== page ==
We all know the story.
Pilgrims braved a harrowing trip across the Atlantic Ocean to settle in a land where freedom could ring. They would never have survived the first winter without the assistance of the people already living here. And to celebrate their gratitude, they came together for a grand feast.
In 1789, President George Washington declared Thursday, November 26, “for the People of the United States a day of public thanksgiving.” And Thanksgiving became the first national holiday.
The facts behind the story might be rife with controversy. But I find the idea of being thankful that I find intriguing.
I’m not blind. I know there’s much around us that’s frightening and wrong. People are suffering. Who wants to be thankful in the middle of all that? Furthermore, the human brain is designed to problem-solve, not appreciate. We have to override this design to reap the benefits of gratitude.
Is it worth the effort?
According to the Mayo Clinic, the answer is yes. Studies show that feeling thankful can improve sleep, mood and immunity. Gratitude can decrease depression, anxiety, difficulties with chronic pain, and the risk of disease.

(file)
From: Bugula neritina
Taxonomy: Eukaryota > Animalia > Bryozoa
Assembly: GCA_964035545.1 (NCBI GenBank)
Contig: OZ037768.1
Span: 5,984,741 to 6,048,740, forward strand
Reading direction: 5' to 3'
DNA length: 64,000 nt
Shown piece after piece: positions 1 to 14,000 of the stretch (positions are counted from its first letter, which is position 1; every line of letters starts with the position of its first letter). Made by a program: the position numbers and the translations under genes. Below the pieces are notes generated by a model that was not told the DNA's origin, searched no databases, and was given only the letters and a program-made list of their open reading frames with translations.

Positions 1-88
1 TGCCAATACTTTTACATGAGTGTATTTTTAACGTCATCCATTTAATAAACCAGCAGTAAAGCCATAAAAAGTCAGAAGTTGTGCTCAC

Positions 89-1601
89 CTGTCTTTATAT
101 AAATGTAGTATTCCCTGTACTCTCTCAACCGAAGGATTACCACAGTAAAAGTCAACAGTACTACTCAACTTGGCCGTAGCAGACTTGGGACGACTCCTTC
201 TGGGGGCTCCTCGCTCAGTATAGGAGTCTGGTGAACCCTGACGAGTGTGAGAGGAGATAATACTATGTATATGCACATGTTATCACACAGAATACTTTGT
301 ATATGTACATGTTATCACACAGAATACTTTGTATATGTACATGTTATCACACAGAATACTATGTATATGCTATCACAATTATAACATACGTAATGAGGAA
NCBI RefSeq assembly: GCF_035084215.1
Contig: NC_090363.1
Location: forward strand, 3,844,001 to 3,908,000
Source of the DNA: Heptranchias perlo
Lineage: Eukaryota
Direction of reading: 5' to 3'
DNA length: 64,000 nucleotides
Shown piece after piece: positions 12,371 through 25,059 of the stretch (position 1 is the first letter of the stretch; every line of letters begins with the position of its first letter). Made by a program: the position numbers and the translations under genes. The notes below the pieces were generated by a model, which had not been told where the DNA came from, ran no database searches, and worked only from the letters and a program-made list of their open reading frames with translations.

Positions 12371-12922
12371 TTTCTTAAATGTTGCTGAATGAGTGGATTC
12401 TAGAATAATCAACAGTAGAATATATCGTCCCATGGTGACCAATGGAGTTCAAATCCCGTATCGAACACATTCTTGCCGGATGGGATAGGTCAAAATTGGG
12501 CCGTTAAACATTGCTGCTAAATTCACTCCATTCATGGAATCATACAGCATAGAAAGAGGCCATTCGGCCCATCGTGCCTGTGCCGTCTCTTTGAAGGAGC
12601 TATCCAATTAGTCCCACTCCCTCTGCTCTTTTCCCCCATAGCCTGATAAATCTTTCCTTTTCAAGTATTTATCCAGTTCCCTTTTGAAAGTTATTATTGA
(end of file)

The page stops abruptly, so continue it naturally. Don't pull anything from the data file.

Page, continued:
If a pill that could do that, everyone would be popping them.
Just like exercise, behavior changes biology. Positive gestures benefit you by releasing oxytocin, the feel-good hormone. Experts suggest starting your day by being thankful for something or someone. And if you’re thankful for a person, you’ll also benefit them. After all, who doesn’t like to be thanked for their efforts or just for being who they are?
Whether you keep a gratitude journal or keep it simple, giving every day a shot of thanksgiving is good medicine.